--
http://www.skyscan.be
Jul 21 '05 #14

P: n/a
no one is stopping you from sticking with VB6. Support is still there...
it's just not free. There's a BIG difference.

Those C++ language compilers you are comparing with... will you be paying
for support there too?

I was once a Luddite too, but no more. Sometimes progress really is better.

--
--- Nick Malik [Microsoft]
MCSD, CFPS, Certified Scrummaster
http://blogs.msdn.com/nickmalik

Disclaimer: Opinions expressed in this forum are my own, and not
representative of my employer.
I do not answer questions on behalf of my employer. I'm just a
programmer helping programmers.
--
"Patrick A" <pw*******@gmail.com> wrote in message
news:11**********************@z14g2000cwz.googlegr oups.com...
Except when M$ drops support for .Net, like they are doing with VB6,
you'll be screwed, just like the millions of people/companies that have
invested billions in building VB apps. You'll have to either migrate
your code to the next great M$ platform or else just try to plod on
with no support or upgrades from M$. At least if you build something
with C++, you know that you'll always be able to compile it and always
be able to find support.

Jul 21 '05 #15

P: n/a
Thank you very much for your replies, they (especially Sean's Olaf's and Nick's) were very informative!

First, a minor nit picking:

Sean Hederman> There is a pattern called IDisposable that allows you your deterministic clean-up.

Not really, as it depends on the user of the object to manually call Dispose() at the appropriate time.
I had this problem with Java and it is the same in C#.
I hope that C++/CLI would solve it in an elegant way (i.e., allowing destructors in managed objects).
Now, to the bulk of the answers.

The comments mentioned several advantages:

1) Productivity increase.

Is it possible to get some "official" data from a company?
It is one thing to say "Joe Sixpack claimed on m.p.d.g that he experienced a productivity increase of 64.7% since switching to .NET" and quite a different thing to point people to the site of a commercial (preferably well known) company stating the same.

Also, it would be interesting to break down the productivity increase.
Did the savings come from an easier transformation of the design to code? Faster coding? Less bugs to fix? More efficient tracking of the said bugs? More understandable code? Something else? Did all activities (analysis/design, coding, QA, refactoring, support) benefit equally?

2) Security.

Again, real-world examples will be appreciated.

3) Portability and interoperability.

I don't see any advantage over using C++ with platform-independent library (like Qt, ACE, WxWidgets, etc.)

4) "Future".

Not really an issue in this particular case because future platforms will still support COM and native execution.
As somebody mentioned, the availability of newer Maximas did not cause older Datsuns to stop working.

5) Framework.

Can anyone comment what parts of the framework proved to be "lifesavers" compare to the "old way"?

6) RAD features.

MFC had them, no?

7) Programmer availability.

I guess that if a lot of VB6 coders are "forced" to switch to VB.NET then the market of .NET developers will get a big boost.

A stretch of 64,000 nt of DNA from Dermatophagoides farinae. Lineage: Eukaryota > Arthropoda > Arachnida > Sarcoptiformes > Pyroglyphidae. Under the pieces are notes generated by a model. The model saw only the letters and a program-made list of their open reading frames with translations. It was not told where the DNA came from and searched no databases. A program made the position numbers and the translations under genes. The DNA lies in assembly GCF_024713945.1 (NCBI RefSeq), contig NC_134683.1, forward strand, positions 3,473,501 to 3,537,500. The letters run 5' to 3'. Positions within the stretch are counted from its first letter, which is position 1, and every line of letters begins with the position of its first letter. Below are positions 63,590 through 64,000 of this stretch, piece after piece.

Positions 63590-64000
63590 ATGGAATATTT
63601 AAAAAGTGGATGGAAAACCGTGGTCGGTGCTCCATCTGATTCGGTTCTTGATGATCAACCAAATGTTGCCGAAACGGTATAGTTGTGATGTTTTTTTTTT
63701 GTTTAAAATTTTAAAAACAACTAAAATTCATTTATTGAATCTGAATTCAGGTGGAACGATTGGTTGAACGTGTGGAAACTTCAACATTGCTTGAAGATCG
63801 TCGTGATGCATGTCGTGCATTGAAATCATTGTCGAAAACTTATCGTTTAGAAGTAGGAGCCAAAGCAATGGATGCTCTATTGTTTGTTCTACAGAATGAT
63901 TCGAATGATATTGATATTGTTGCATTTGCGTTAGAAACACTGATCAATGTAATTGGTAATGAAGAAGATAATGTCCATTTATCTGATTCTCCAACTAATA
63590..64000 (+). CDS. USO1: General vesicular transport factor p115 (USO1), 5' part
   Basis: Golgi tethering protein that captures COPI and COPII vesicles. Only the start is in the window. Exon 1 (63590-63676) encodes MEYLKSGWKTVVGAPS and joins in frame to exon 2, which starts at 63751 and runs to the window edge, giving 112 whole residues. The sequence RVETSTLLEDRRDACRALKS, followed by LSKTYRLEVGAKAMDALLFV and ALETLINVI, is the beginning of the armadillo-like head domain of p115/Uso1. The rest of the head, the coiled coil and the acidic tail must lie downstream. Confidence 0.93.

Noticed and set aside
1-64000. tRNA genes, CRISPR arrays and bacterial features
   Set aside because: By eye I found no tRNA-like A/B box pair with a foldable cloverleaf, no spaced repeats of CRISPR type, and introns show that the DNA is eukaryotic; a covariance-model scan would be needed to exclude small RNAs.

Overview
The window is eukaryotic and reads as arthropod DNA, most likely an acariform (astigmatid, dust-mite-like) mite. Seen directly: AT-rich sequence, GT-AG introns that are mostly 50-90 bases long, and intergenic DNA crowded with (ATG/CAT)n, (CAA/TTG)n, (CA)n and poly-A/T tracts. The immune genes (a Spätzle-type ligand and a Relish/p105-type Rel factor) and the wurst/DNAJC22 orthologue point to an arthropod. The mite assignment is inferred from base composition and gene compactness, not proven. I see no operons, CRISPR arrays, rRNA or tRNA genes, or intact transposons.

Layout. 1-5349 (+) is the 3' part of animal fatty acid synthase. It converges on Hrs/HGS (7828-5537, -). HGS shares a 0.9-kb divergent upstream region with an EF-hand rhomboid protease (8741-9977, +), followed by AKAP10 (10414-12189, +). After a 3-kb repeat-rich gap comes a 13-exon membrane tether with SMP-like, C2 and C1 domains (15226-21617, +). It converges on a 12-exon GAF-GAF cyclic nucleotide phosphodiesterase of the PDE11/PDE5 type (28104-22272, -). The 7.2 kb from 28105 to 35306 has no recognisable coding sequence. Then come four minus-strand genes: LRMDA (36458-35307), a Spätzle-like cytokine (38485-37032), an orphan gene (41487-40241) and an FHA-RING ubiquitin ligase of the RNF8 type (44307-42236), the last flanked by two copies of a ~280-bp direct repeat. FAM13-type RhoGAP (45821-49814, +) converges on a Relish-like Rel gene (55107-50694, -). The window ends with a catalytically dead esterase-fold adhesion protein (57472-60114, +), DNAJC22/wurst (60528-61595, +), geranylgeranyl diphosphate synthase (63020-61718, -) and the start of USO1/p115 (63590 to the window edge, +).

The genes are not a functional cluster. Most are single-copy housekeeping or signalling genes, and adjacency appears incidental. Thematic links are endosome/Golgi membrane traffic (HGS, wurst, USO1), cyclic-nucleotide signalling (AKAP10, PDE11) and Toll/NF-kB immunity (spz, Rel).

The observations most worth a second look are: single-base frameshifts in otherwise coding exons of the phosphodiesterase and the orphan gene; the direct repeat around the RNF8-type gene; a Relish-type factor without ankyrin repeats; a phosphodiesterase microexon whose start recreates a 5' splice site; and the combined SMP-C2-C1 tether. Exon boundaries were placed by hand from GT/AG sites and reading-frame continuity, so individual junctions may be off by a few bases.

However, no offence intended but VB6 did little to promote good programming practices and a good number of VB6 coders should not be let anywhere near a product.

My own (admittedly biased) perception is that top developers would achieve better results given the power and flexibility of C++ but the average developer will do better with managed code.

8) Stuff that nobody commented on (yet)

Reflection, 3rd party tools (NUnit, etc.), ...
Best regards,
Alex.
--
Please replace myrealbox with alexoren to reply by email.

Jul 21 '05 #16

P: n/a
Alex,

With all those good answers in this threads, which answers that are in my
opinion more than you could expect from a newsgroup. I can only get this
opinion. This starting message in your question is false.
The following is not a troll but a serious request.


Just my thought,

Cor
Jul 21 '05 #17

P: n/a
>Now, to the bulk of the answers.
Very tough questions now, you want proof. ;-)
I can only give you the programers point of view.
1) Productivity increase.
I cannot give real data, but look at it this way:
Currently I am still forced to use unmanaged C++ because users have still
the big scare to install the .NET framework.
But I can speed up the unmanaged C++ cycle by creating prototype C# programs
to test out ideas and functionality because the C# compiler is lightning
fast.
This way I know the pitfalls that I will encounter, I can use NUnit for
tesing stuff and then I port that C# code to C++ and still have more time
left than I would have created the program in unmanaged C++ directly. I had
to find a good way to emulate delegates/events and use properties in
unmanaged C++, but now the C++ programs are equivalent of the .NET way of
doing. Also the C++ programs are actually a stripped down version of the C#
programs that have far more functionality otherwise I would never reach a
delivery date. But at least the C++ programs are ready to be extended for
the future.
2) Security.
Again, real-world examples will be appreciated.

If you go to http://www.securityfocus.com/bid/keyword/
Here you fins all known bugs of almost anything software related.
APS.NET uses the .NET frameowrd, ASP uses the old ways.

Use keyword "asp.net" (.NET way) and I get 5 bug reports:

16-02-2005: Microsoft ASP.NET Unicode Character Conversion Multiple
Cross-Site Scripting Vulnerabilities
06-10-2004: Microsoft ASP.NET URI Canonicalization Unauthorized Web Access
Vulnerability
06-05-2004: Microsoft ASP.NET Malformed HTTP Request Information Disclosure
Vulnerability